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Storing Service Metadata: A Service Registry Use Case

Late last year, we launched the Rackspace Service Registry into preview. The tool helps developers make their applications highly available through exposing the building blocks for automation and centralized configuration storage. It is one of the first Rackspace services focused on helping our customers run and automate their application versus their infrastructure.

There are several use cases for Service Registry. On the Rackspace DevOps Blog, I dig deeper into storing service metadata in Service Registry.

Each service object in the Service Registry has a metadata field that stores arbitrary string key and value pairs. Some of the common values you can store in this field include application version, the region and data center where the service is running, the timestamp of when a service started, JMX port for Java services and a stats port. That information can be used to display a list of services with on an internal dashboard; for client side filtering based on some metadata attribute; and for finding services which are out of date.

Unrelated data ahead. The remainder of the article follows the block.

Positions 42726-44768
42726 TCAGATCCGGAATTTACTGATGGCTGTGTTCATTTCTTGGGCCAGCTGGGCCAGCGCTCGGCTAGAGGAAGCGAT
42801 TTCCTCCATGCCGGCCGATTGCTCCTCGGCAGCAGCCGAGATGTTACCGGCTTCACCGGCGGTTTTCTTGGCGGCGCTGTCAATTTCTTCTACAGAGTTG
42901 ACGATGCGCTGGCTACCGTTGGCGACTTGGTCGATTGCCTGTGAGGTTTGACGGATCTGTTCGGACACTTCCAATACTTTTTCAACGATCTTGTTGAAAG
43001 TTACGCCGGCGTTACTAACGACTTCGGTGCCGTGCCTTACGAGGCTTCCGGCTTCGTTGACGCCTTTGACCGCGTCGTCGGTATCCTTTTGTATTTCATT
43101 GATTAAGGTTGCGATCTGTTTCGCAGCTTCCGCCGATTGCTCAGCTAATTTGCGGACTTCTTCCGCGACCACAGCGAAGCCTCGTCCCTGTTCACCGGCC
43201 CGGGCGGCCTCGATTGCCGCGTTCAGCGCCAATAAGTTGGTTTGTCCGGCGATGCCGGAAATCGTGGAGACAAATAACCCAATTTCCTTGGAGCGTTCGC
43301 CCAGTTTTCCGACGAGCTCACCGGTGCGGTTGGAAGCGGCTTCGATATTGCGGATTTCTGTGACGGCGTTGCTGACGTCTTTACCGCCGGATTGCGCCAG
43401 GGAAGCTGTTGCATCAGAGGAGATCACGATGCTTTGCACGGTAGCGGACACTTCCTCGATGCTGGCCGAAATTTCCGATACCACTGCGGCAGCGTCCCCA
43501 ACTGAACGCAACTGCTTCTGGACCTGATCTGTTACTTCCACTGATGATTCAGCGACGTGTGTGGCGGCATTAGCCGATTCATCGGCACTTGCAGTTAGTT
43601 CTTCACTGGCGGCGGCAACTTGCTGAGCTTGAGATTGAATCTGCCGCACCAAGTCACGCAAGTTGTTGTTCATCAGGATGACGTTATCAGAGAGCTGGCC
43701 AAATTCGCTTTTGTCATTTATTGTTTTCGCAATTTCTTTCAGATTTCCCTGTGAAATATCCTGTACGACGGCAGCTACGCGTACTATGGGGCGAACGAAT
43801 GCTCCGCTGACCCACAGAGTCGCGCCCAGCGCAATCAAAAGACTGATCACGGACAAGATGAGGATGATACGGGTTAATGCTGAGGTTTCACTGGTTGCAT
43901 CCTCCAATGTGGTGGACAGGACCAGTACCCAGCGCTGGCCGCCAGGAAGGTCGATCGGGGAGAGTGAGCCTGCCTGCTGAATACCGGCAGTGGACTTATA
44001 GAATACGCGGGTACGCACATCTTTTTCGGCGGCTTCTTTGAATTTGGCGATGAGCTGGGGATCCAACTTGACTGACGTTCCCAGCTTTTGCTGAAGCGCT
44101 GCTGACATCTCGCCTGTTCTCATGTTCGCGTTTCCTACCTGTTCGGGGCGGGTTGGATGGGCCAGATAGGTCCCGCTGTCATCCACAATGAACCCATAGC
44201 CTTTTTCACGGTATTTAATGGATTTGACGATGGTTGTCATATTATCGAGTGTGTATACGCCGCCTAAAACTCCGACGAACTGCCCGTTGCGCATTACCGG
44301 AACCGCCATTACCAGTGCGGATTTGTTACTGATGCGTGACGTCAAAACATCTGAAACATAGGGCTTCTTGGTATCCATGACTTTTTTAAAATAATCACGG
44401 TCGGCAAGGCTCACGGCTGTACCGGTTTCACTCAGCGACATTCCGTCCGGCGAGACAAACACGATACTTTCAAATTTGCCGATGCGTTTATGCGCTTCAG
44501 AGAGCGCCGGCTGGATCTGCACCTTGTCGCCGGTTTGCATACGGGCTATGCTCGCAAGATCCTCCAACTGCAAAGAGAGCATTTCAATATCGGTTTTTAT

Head over to the DevOps Blog to read about this use case in more detail.

In upcoming posts we’ll look at more advanced use cases, including using service registry for middle-tier load balancing and using events feed as one of the information sources for your automation system.

Service Registry is currently in closed preview and is available free of charge. If you want access to the preview, you can request it by filling out this survey.

About the Author

This is a post written and contributed by Tomaz Muraus.

Tomaz Muraus is a Racker and a project lead for the Rackspace Service Registry product. He is also a project chair of Apache Libcloud, an open-source project that deals with cloud interoperability.

Before working on Service Registry he worked on the Cloud Monitoring product, and before joining Rackspace, he worked at Cloudkick helping customers manage and monitor their infrastructure.

In his free time, he loves writing code, contributing to open-source projects, advocating for software freedom, going to the gym and cycling.

Be sure to check out his Github page at

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